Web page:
It seems that whenever people talk about obesity, the topic of kids’ screen time comes up. And while it’s certainly possible that there’s a connection between a child’s weight and how much time he or she spends watching TV and playing video games, some fascinating research is finding that technology—as long as it’s the right kind—might also help kids combat obesity and better manage their weight. If you’ve ever played one of the sports games on XBox/Kinect, you know just how sweaty video games can get you. Here are three examples of how this works:
- According to a recent Pew Internet study, 78 percent of teens have cell phones—nearly half of which are smartphones. So if you want to reach teens, the phone may be the best place to start. And that’s exactly what Dr. Susan Woolford of the Pediatric Comprehensive Weight Management Center at the University of Michigan and her colleagues have done. Woolford created a program that sends out targeted texts to overweight teens, with messages about reducing screen time, eating healthy meals, and reducing high-calorie foods (which will, in turn, reduce obesity). Before starting the program, each teen fills out a questionnaire (about favorite foods and activities, etc) that helps the folks running the program individually tailor the text messages.
- Other researchers are using cellphones to combat obesity. Dr. Nicolas Oreskovic, of the Massachusetts General Hospital’s Center for Child and Adolescent Health Policy, has teens wear accelerometers and GPS devices in order to track where and when they get their activity. His goal? To “help urban planners design cities and towns to promote a more healthy and active lifestyle in children.”
- New research just published in the journal Obesity has found that some video games—in particular those that fit into the “exergames’ category. According to the Wall Street Journal, the goal of the study was to identify effective ways to encourage adolescents to be more physically active through videogames. So they had a group of obese African-American teens play the Wii version of Sports Active with a friend for 30-60 minutes per school day for 20 weeks. And the results were impressive. The teens who played the game with a friend lost 5 pounds more over the course of the study than a control group of kids the same age who didn’t play any exergames at all.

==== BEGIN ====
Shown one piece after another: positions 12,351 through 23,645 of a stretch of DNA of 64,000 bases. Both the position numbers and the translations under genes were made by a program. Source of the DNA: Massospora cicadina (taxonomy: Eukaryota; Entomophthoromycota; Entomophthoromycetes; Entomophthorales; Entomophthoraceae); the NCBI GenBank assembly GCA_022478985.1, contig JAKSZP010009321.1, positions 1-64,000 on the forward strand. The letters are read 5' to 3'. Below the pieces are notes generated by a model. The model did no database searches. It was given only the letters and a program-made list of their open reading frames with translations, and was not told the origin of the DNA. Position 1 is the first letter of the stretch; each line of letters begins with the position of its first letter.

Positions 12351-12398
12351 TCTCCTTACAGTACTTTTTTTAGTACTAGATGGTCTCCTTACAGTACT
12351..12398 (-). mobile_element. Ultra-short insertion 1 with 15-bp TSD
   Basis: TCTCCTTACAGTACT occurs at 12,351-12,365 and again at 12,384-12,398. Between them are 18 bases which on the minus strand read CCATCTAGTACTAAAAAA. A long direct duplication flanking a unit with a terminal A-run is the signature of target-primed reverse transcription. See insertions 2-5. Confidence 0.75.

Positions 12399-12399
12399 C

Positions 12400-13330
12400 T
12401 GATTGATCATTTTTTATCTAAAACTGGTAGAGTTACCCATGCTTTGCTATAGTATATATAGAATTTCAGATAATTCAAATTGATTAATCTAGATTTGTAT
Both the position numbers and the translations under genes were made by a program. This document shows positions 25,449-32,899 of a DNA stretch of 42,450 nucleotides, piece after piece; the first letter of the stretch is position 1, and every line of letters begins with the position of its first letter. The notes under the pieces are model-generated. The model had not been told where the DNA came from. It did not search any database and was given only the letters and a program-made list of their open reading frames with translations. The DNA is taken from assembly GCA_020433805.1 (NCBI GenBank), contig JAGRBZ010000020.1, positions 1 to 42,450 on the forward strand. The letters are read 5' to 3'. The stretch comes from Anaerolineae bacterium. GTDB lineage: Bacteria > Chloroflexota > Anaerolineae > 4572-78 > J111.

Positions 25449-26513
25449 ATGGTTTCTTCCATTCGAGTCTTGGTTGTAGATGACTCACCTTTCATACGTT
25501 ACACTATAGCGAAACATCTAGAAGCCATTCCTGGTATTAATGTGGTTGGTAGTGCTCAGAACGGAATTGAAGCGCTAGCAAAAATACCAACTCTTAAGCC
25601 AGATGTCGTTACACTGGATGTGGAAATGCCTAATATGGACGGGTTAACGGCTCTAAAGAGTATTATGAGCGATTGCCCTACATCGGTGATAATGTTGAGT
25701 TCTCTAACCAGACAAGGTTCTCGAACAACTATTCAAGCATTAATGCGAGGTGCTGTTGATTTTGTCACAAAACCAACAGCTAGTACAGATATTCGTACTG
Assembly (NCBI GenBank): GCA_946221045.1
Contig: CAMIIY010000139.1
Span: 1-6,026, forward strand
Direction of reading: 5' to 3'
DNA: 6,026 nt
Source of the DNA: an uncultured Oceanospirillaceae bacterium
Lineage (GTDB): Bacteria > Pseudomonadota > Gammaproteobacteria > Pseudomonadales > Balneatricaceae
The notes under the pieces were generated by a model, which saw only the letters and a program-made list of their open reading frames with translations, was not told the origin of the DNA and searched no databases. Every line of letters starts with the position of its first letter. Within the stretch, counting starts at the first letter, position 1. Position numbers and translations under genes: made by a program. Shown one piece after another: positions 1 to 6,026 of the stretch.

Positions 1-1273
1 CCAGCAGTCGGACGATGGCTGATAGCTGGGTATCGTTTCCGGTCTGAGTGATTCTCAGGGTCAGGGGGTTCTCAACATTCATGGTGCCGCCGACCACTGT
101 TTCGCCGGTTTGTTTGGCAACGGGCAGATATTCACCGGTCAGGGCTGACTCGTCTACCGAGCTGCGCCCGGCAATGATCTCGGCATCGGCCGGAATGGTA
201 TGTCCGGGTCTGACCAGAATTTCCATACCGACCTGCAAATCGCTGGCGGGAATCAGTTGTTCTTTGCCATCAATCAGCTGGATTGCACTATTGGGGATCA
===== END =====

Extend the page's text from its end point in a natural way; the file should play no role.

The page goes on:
“Faced with a pediatric obesity crisis, our nation urgently needs sustainable physical activities that promote healthy weight in youth,” said lead author Amanda Staiano, Ph.D., of Pennington Biomedical Research Center in Baton Rouge, LA in a press release about the study. “In the past, light-to-moderate energy expenditure has been documented during exergame play; however, this is the first study to demonstrate weight loss among teenagers as a result.”
According to the Journal, other researchers, including Sandra Calvert, Ph.D., and Anisha Abraham, MD, of Georgetown University have found that, not only do exergames support weight loss for African-American teens, but that when adolescents work together as a team, they’re more effective in using exergames to lose weight.